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Comment: Re:Relativity (Score 1) 184 184

The star would see the rest of the galaxy as moving slower than it should, to just the same degree that the galaxy would see the star moving slow than it otherwise should.

Each party would see the other as moving with a slower measure of time than itself.

Comment: Re:It makes you uneasy? (Score 1) 1007 1007

I think people should keep in mind that science doesn't try to prove thing - it tries to disprove things.

A theory is proposed, and it is scientific if and only if it makes testable, unique, quantifiable predictions. Those predictions are then tested and if they are shown to be 'not wrong' then we keep the theory.

At some point with most theories a prediction is found that does not pass the test, and then the theory is modified or replaced.

None of this implies that the theory is proved correct, only proved not wrong.

Religion doesn't do any of this - it does not make any testable predictions. So, there are valid reason to prohibit religion from the arena of science, but not really valid reasons to prohibit religion from the arena of truth.

(oblig. disclaimer - I am an atheist)

Comment: Re:"The data come from" (Score 1) 93 93

It isn't, I'm afraid. A 'herd' or a 'flock' etc. are a grammatical class called collective nouns, which are indeed treated as singular. The word 'data' isn't (and here I am refer to the single word 'data', not some collection of many datums).

You can tell that they're not the same thing, try saying "A data indicates that..." - it doesn't feel at all right does it? The fact that it only work when prefixed by 'the' tells us that it is a true plural noun and not a singular.

However, language being something that is subject to perpetual change though, it is something that 50 years form now will probably be very different. Many (most?) people do feel more comfortable conjugating 'to be' in the singular for the word data ( "the data is" rather than "the data are" ) so it is clearly undergoing some change at the moment.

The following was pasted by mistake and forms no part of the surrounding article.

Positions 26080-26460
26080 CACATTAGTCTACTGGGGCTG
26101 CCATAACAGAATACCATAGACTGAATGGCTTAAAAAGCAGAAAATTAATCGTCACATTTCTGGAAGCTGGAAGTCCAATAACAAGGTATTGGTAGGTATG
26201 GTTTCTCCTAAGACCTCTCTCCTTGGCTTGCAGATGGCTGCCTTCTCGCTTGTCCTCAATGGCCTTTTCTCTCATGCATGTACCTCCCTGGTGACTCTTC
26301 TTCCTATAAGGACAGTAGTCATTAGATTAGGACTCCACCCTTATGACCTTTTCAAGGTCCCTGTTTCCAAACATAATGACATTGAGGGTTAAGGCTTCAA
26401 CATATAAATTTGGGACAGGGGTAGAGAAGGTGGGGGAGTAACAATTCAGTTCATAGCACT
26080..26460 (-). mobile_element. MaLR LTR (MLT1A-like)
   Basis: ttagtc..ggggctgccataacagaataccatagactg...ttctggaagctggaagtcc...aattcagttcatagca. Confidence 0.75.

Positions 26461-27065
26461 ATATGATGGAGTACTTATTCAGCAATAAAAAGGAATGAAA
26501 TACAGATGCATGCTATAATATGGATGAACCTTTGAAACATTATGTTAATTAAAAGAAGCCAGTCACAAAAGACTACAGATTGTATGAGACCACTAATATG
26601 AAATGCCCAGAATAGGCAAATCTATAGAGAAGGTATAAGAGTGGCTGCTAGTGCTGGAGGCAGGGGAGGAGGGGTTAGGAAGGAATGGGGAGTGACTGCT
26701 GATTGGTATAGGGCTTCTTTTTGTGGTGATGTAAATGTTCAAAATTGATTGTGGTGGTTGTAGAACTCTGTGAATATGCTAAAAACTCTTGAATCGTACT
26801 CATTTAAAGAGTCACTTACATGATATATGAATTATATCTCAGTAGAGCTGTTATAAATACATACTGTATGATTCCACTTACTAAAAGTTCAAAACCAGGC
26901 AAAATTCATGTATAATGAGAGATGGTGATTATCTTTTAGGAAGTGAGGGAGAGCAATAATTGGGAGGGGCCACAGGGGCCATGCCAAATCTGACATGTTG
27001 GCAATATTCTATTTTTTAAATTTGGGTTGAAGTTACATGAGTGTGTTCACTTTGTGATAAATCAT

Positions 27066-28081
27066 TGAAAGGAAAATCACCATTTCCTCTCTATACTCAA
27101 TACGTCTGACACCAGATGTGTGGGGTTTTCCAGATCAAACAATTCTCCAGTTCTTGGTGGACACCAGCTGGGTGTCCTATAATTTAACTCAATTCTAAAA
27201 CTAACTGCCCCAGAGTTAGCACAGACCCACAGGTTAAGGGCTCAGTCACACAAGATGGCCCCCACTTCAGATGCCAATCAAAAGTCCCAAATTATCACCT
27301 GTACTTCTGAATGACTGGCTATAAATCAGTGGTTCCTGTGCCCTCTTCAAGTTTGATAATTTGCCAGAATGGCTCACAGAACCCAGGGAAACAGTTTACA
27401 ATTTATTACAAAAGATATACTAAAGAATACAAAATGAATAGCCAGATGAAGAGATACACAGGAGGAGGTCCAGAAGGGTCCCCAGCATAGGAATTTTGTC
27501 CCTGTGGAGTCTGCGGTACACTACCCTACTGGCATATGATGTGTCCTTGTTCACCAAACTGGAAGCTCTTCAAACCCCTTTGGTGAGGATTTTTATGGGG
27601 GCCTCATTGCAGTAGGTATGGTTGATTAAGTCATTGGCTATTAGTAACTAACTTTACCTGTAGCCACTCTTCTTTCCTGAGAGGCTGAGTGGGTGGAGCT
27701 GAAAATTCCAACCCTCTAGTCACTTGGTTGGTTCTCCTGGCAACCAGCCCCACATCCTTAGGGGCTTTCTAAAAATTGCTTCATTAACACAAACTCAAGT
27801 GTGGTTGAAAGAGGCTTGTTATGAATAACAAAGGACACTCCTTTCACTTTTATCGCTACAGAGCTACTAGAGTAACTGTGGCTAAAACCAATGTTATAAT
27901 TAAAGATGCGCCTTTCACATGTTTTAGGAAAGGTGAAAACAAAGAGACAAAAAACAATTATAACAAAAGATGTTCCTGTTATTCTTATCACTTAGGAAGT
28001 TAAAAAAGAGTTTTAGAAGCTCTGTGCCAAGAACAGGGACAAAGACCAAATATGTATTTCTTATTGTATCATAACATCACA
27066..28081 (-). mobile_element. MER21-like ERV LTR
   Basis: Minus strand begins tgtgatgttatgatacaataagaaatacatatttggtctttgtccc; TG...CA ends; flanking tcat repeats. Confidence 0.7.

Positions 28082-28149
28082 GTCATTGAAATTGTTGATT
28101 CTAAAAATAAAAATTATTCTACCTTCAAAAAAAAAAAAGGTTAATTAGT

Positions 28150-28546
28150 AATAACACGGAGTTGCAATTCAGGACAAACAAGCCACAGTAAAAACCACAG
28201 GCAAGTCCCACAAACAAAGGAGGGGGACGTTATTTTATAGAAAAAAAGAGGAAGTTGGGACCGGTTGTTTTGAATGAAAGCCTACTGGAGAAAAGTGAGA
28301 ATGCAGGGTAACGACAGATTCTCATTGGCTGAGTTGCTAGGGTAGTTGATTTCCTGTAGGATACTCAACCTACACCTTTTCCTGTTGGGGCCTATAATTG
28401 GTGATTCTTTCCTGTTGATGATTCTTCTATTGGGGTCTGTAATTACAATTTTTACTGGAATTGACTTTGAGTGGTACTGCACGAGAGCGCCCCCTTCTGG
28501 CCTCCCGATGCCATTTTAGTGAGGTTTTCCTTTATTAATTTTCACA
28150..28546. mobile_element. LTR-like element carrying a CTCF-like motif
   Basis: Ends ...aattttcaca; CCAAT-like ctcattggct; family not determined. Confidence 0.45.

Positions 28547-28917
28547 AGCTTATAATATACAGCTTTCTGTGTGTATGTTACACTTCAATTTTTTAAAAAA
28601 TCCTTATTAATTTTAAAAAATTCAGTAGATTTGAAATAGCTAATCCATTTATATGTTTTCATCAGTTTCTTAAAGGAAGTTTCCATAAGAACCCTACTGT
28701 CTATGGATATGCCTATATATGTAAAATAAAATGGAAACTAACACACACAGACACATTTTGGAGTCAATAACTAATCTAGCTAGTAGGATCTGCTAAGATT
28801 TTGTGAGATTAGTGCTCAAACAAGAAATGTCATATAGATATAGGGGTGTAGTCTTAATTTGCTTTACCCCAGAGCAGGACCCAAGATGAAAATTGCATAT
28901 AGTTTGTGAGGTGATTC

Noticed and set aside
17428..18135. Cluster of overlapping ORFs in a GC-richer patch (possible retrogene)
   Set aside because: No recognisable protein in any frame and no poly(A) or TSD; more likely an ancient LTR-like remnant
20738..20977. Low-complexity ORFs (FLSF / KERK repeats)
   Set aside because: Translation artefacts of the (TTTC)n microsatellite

Comment: Re:Let me get this right (Score 1) 839 839

In the UK we have VAT (Value Added Tax), currently at 20%.

It is not applicable to food, clothing, utilities (electricity, gas, etc.) and a very few other things, but is applied every other consumer retail transaction (things you might buy with cash or credit card)

In principle this exempts the bare necessities, but includes everything else.

It does not apply to capital spending, investments, property, etc, but then these fall under other tax categories (stamp duties, capital gains, etc.)

Just trying to give some context to the discussion.

Comment: Re: What's wrong with Windows Server? (Score 1) 613 613

It is though in part an issue of reputation - nobody claims that IE6 + 7 and older were secure; even Microsoft accepts that they are insecure.

But OpenSSL gets/got an implicit guarantee of security from its OSS nature.

Everyone knew IE6 was awful at security. People just trusted that OpenSSL was OK because of the OSS argument.

"Many eyes make all bugs shallow" is true, but relies on there being many eyes looking our for all of the bugs (not just those in the most obvious of systems).

Comment: Re:Empirical Data Trumps Information Theory (Score 1) 211 211

Information does travel through space at a velocity faster than c - see the EPR paradox, which was subsequently questioned by Bell, and then experimentally tested by Alan Aspect (sorry I don't know the correct French spelling for his name).

Based on the evidence, quantum information does seem to travel faster than c.

Given the paradox of the wave-function collapse within the Copenhagen interpretation of QM (once a particle is measured it takes on a definite set of properties, which means that the wave-function must collapse everywhere simultaneously) it suggests that quantum information is transfered instantaneously.

Never say you know a man until you have divided an inheritance with him.

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